Many claims are filed for slips and/or falls, which are a constant occurrence everywhere, year-round. Such a high probability of injury requires property owners to constantly watch for dangerous conditions already in existence or arising from inclement weather or seasonal conditions which could cause falls and other accidents. Several examples of this type of case appear below:
- Wet floors: in commercial establishments, it’s customary to use yellow cones to indicate areas where the floor is wet, whether because it has rained or the floor has been cleaned. Property owners and their representatives expect this precaution to help avoid accidents. If you are walking in a hurry, perhaps talking on the phone, you may not see the Wet Floor cones and fall. In this situation, it’s likely that you will be found at least 50% responsible for negligence and will not have a right to compensation.
- Stairs in poor condition: a variety of factors can make stairs and ladders a dangerous place. For example, one rung or stair may have an irregularity, there may be an irregular distance between stairs, the stair may not have a railing, or it may be blocked by potted plants or other obstacles. Any of these dangerous conditions should be remedied as soon as possible. Depending on the situation, the claimant’s familiarity with the stairs (or lack thereof) may also be taken into consideration.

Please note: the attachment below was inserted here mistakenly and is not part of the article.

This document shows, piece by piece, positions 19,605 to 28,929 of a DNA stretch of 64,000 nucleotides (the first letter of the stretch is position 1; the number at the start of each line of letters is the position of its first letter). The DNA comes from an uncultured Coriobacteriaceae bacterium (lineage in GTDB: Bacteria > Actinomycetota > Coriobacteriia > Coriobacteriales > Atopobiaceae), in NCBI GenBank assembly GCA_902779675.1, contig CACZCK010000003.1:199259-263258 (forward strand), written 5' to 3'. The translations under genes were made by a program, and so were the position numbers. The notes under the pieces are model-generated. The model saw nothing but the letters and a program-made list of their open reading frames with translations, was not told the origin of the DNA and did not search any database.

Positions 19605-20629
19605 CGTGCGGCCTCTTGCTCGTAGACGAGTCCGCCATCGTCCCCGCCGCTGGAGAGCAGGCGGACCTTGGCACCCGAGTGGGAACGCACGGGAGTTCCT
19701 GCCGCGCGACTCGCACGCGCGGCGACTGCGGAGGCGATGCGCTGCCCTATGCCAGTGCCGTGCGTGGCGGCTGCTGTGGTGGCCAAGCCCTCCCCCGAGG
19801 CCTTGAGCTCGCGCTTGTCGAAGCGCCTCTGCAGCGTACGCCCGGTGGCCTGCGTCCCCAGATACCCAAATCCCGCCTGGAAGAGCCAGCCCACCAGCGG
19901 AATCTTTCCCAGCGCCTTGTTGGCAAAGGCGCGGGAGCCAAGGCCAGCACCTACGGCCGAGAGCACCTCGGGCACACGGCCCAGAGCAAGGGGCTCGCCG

- Ice on the sidewalk: consider a situation following a snowstorm: after a while, the snow melts and turns to ice. The owner or other responsible party has to clear a reasonably wide path so that pedestrians can pass. He or she should scatter enough salt on the ground so that ice cannot build up. It will not matter whether the landlord is on vacation or even in another country. He or she is still responsible for securing someone to take care of his property when absent. When an accident does take place, the property owner or responsible party should take note of the claimant’s clothing and footwear, the time of the incident, and whether he or she was carrying something that blocked the view of the path.
- Uneven pavement or sidewalk: when sections of a sidewalk are broken or tree roots raise a portion of the sidewalk, the path becomes quite irregular. It is expensive to have a tree and its roots removed, but there are other solutions as well, such as laying concrete to create a gradual slope or creating a wavy pattern on the surface to help create traction so pedestrians will not trip and fall. It is essential to determine how long the sidewalk has been in this condition and who is responsible. Other factors include the lighting and whether the pedestrian was running, walking, or looking at a cell phone. Each case is unique. Often, both parties are found negligent.
- Torn carpet: many offices or commercial properties have carpets, which eventually wear out, tear, or ripple. This situation can be dangerous because it is easy to trip when a foot is caught in a gap in the carpet. The employer is responsible for notifying the property owner to have the situation corrected within a reasonable time. Meanwhile, the area that is damaged must be clearly marked to prevent falls. Note that in situations when the property owner is unaware of the problem and does not have access to the premises, he or she will probably not be held responsible for any damaged floor coverings.